Sunday, 20 March 2016

IDS: Reading the Lines

Look, I have a sociological background, and I don't just 'not forget it' but embrace it. And one of the dictums of sociological research is to listen and take people at face value before any analysis. It is a very important point: you can talk about motives but the expressed motive must be given its place. The more hidden motives may not be personal but institutional and systemic.

So I listened to Andrew Marr interviewing Iain Duncan Smith and also a bit of Faisal Islam. IDS is clear that his entire motive for action is around his particular interest put into this job.

He is on the side of the angels, although he leaves "morality" to "churchmen". He wants the Conservatives to have a method and means of social justice, to support the poor. But he has to make compromises. Against analyses like mine he says he has no motivation regarding his known Eurosceptic views.

What he does is gives us a view inside government, that since the coalition forced cabinet government, government now is - well Marr put it as "Ant and Dec" in charge. There is a chaos to policy formation because things get proposed and then withdrawn somewhat without best communication to the department with direct responsibility. Second, he wants to reform a system to help those who even would not vote Tory, to have the Tories as properly a one-nation party, whereas it comes under the Treasury cash-cow extraction approach, one that takes away the welfare to work incentive in IDS's proposals.

So I listen, and think well, maybe, just maybe, I have been too sophisticated in my political analysis. He really is approaching this from his narrow oh-so-inclusive view.

And then I have problems, and not just with his "compromises" and collective cabinet responsibility. For example, how does he justify the Bedroom Tax, which penalises the poorest on a failed analysis of forcing people into non-existent one-bedroomed properties? How does he justify the sanctions targets, by which DWP "Work Coaches" (but no work, no coaching) had to select out people who failed to turn up on time for an interview or didn't make the arbitrary demands for job seeking numbers? How does he justify the Universal Jobshite website that turns agency adverts into repetition (now even the same agency on the same day, never mind different agencies and one job, and repetition day after day) and therefore a deluge of pointless applications thrown away by agencies? Why did he argue for privatised overseeing of applications where people who would have got jobs anyway got preferential treatment and the difficult cases were 'parked'?

But, more than this, the DWP having to face cuts to its projects is no different from the Home Office facing cuts to the police forces, so that they have been rendered more and more ineffective.

So, devoid of sophistication, the other charge is naivity. He has proven that the Conservative Party and its chosen agenda of cuts is no vehicle for the necessities of social justice. The shell cannot contain that egg. Even under Liberal Democrat vetoes to the elitist agenda, the actions against the poorest were vicious.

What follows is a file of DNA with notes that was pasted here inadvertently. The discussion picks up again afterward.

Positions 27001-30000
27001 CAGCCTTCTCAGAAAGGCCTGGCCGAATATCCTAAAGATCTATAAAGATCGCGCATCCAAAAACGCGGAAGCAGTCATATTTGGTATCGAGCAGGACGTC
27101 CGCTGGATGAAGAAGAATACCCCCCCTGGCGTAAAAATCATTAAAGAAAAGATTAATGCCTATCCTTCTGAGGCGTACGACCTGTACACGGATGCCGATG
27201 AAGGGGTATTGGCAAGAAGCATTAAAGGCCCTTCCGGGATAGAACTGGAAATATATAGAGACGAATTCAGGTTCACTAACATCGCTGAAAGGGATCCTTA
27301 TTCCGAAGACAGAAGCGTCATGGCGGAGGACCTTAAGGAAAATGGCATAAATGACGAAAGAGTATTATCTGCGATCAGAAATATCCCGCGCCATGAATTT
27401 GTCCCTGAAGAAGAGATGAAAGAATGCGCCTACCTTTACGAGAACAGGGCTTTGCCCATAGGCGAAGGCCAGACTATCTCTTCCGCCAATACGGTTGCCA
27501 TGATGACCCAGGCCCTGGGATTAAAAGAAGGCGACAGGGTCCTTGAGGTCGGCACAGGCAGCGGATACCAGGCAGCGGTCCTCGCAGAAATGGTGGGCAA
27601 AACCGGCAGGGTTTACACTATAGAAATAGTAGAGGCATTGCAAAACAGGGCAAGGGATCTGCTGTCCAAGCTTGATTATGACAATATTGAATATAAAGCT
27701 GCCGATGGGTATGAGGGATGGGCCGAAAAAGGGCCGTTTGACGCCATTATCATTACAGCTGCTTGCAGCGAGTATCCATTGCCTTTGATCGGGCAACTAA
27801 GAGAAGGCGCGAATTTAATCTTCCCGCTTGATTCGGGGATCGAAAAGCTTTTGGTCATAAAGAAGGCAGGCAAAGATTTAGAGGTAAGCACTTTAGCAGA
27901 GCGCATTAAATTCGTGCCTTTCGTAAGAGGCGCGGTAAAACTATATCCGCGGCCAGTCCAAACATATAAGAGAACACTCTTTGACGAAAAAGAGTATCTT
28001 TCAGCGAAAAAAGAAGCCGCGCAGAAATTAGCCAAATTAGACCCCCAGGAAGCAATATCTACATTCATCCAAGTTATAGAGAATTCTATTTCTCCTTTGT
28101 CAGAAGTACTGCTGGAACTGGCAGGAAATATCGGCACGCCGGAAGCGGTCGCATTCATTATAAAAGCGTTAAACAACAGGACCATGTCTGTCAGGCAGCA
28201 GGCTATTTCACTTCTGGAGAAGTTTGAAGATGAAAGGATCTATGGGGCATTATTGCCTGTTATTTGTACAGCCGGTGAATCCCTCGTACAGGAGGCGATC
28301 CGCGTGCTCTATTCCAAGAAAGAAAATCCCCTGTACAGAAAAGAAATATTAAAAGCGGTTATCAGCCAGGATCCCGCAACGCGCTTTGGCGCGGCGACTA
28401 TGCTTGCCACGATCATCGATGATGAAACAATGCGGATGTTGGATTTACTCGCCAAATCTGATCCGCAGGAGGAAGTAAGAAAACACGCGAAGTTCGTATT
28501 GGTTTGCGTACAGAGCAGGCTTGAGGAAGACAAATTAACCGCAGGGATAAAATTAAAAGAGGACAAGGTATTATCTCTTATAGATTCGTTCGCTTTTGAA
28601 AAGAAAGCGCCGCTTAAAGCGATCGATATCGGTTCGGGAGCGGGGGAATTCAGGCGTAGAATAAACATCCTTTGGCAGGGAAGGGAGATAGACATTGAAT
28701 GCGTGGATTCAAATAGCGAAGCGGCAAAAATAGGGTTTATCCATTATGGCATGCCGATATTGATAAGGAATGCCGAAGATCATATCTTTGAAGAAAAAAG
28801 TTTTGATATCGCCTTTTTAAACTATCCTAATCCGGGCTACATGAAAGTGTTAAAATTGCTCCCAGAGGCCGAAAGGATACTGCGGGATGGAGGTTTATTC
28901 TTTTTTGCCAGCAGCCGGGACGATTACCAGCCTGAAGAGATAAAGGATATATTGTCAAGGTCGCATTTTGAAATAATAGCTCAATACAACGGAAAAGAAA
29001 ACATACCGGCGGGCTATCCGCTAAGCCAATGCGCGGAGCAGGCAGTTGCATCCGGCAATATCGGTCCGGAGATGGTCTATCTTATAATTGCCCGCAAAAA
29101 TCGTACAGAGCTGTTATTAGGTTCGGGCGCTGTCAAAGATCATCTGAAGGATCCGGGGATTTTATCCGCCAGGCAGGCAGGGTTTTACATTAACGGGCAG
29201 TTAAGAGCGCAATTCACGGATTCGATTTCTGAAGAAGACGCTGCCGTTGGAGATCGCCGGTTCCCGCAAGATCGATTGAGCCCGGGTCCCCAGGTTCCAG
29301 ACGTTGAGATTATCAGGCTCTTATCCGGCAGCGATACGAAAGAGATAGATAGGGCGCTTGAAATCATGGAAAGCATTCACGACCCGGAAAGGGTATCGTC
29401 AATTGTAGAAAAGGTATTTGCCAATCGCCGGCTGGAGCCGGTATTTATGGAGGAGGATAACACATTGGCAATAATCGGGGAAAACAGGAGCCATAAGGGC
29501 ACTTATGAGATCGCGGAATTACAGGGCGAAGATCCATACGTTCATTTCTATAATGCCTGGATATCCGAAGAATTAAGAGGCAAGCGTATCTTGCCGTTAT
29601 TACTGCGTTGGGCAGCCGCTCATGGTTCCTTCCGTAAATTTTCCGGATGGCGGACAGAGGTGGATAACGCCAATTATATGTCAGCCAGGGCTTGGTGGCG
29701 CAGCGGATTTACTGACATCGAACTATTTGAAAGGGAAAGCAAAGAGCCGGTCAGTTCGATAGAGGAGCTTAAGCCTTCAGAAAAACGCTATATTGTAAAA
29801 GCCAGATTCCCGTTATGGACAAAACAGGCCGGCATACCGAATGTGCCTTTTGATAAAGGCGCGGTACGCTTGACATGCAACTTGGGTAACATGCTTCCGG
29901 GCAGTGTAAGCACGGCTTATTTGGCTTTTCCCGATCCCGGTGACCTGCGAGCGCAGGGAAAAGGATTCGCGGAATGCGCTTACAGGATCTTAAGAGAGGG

And is he really that naive? Does he not realise that timed like this, the effect on the Chancellor is very damaging. He did refer to the Chancellor but his general praise for performance was for Cameron the Prime Minister. I think in his comments he 'overcame; his policy feud to include the Chancellor, probably realising that he had mentioned the PM exclusively rather too often.

It may well be that IDS has his project, as he sees it. But he is also a politician, even if not a very good one. He surely understands politics to the extent that it has another reality to it alongside simple policy mechanisms. There is support, and there is undermining. There is timing. Politics is an art as well as a process. And so I am back reading between the lines.

It is perfectly possible - I have done it myself - to argue purely on the issue at hand and yet know precisely the wider impact of the argument. Will it weaken that person and what they stand for, will it sink the ship, and does the ship sail in a direction that, therefore, one is in the wrong ship.

If he made arguments about supply side economics in the Labour market, this might make sense, but it is not the only sense. The fact is that this Tory party has long abandoned the inclusiveness of Heath and Walker and even (to a more limited extent, and another part-performer) Major. It is an elitist party with that agenda. I accuse Iain Duncan Smith of naivity, and also if he cannot see the European dimension of what he has done (the Eurosceptic nutjobs certainly can, and why they have called him 'principled' etc.) then he really is a crap politician.

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